Suter and Co. at the Victory Works for many years. The factory at nos 83/4 Eastway commenced operation in 1927, subsequently they relocated to Dace Road in Bow. For many years Hackney Wick was the location of the oil distiller Carless, Capel & Leonard, the distinguished chemist and academic Sir Frederick Warner worked at Carlesss Hackney Wick factory from 1948–1956. William J Leonard was followed by his son Julian Mayard Leonard into the firm, Brooke Simpson Spiller is the successor company to the founding father of the British Dyestuff Industry. At Hackney Wick, Green discovered the important dyestuff intermediate Primuline and he was a contemporary of the organic chemist Richard John Friswell who was from 1874 a research chemist, and from 1886 until 1899 director and chemical manager. Perhaps even more distinguished was the Jewish chemist, Professor Raphael Meldola FRS and he worked at Hackney Wick from 1877 until 1885. A large collection of Hackney made dyestuffs is on view at the Powerhouse Museum in Sydney Australia, the firm of W. C.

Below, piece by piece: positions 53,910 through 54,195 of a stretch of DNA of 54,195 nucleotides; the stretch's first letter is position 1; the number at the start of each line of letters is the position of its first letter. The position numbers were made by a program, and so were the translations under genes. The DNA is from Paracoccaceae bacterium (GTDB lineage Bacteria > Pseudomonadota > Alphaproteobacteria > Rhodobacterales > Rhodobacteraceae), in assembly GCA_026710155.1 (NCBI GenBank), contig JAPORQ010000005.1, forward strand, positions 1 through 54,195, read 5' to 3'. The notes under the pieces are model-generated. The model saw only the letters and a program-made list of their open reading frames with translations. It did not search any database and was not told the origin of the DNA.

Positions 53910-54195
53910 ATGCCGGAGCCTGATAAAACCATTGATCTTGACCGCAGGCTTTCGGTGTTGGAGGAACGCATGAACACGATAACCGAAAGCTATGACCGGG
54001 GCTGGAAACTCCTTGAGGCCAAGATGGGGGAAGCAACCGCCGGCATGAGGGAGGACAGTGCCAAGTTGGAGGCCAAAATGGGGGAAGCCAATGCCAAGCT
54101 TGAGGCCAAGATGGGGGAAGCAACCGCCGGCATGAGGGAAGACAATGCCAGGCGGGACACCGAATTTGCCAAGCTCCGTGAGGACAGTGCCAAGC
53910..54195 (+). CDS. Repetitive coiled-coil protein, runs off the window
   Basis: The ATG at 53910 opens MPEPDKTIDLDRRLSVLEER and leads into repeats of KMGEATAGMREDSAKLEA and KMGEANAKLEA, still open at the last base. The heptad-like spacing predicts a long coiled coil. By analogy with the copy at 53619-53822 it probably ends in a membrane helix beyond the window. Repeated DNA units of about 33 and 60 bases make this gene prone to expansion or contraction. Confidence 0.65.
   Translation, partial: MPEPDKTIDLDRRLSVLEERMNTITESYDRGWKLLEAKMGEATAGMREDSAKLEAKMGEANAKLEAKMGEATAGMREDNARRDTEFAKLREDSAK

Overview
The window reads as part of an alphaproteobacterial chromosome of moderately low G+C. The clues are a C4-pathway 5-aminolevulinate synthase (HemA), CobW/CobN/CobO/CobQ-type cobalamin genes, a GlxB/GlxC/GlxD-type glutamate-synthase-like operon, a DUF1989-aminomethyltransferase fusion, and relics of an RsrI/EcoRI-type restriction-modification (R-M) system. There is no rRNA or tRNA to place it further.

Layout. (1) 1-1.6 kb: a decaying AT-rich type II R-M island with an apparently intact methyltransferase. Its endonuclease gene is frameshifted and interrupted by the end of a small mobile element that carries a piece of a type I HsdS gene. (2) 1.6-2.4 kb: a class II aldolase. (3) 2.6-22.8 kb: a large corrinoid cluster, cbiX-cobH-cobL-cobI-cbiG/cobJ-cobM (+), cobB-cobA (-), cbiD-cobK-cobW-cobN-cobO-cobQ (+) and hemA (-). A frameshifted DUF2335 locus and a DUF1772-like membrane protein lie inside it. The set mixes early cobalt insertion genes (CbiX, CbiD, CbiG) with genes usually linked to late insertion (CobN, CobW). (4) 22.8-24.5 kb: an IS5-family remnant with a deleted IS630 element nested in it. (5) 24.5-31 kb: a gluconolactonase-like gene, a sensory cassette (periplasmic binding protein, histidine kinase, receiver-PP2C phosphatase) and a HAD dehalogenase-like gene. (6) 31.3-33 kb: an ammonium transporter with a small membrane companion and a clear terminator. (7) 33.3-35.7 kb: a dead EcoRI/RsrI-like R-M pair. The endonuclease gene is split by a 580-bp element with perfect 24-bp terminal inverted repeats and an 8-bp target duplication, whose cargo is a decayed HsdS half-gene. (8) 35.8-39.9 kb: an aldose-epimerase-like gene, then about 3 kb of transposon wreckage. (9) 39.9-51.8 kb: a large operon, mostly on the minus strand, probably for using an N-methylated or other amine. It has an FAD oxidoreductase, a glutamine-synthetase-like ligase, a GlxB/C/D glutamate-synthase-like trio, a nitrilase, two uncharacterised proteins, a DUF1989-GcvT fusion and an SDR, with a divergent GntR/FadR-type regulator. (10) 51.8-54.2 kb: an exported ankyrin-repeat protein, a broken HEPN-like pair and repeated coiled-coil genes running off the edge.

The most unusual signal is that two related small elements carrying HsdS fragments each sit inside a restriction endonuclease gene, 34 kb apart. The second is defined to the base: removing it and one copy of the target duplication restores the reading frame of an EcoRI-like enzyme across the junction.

Barnes of the Phoenix Works was engaged in the aniline dye industry at Hackney Wick
History of London
London has a history going back over 2,000 years. In the main time, it has grown to one of the most significant financial and cultural capitals on Earth and it has experienced plague, devastating fire, civil war, aerial bombardment, terrorist attacks, and widespread rioting. The City of London is its core and today is its primary financial district. Trinovantes were the Iron Age tribe who inhabited the area prior to the Romans. Geoffrey provides prehistoric London with an array of legendary kings, such as Lud who, he claims, renamed the town Caer Ludein, from which London was derived. However, despite intensive excavations, archaeologists have found no evidence of a major settlement in the area. There have been scattered prehistoric finds, evidence of farming and traces of habitation and it is now considered unlikely that a pre-Roman city existed, but as some of the Roman city remains unexcavated, it is still just possible that some major settlement may yet be discovered. London was most likely an area with scattered settlement.